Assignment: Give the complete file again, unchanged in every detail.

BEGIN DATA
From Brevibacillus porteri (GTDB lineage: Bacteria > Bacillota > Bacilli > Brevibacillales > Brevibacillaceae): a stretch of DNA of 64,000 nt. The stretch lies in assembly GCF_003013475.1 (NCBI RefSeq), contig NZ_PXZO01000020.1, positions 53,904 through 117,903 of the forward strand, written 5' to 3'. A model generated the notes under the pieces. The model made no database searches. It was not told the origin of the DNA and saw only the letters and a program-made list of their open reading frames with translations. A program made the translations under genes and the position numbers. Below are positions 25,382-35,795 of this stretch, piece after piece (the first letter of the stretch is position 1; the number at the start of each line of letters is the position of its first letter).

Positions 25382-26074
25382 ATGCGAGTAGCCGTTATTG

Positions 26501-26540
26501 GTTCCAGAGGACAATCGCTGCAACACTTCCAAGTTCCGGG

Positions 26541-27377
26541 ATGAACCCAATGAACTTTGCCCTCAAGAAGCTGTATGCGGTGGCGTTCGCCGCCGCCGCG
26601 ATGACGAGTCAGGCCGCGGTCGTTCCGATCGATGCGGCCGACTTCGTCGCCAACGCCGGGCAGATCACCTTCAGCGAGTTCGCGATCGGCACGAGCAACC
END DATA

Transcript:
From Brevibacillus porteri (GTDB lineage: Bacteria > Bacillota > Bacilli > Brevibacillales > Brevibacillaceae): a stretch of DNA of 64,000 nt. The stretch lies in assembly GCF_003013475.1 (NCBI RefSeq), contig NZ_PXZO01000020.1, positions 53,904 through 117,903 of the forward strand, written 5' to 3'. A model generated the notes under the pieces. The model made no database searches. It was not told the origin of the DNA and saw only the letters and a program-made list of their open reading frames with translations. A program made the translations under genes and the position numbers. Below are positions 25,382-35,795 of this stretch, piece after piece (the first letter of the stretch is position 1; the number at the start of each line of letters is the position of its first letter).

Positions 25382-26074
25382 ATGCGAGTAGCCGTTATTG

Positions 26501-26540
26501 GTTCCAGAGGACAATCGCTGCAACACTTCCAAGTTCCGGG

Positions 26541-27377
26541 ATGAACCCAATGAACTTTGCCCTCAAGAAGCTGTATGCGGTGGCGTTCGCCGCCGCCGCG
26601 ATGACGAGTCAGGCCGCGGTCGTTCCGATCGATGCGGCCGACTTCGTCGCCAACGCCGGGCAGATCACCTTCAGCGAGTTCGCGATCGGCACGAGCAACC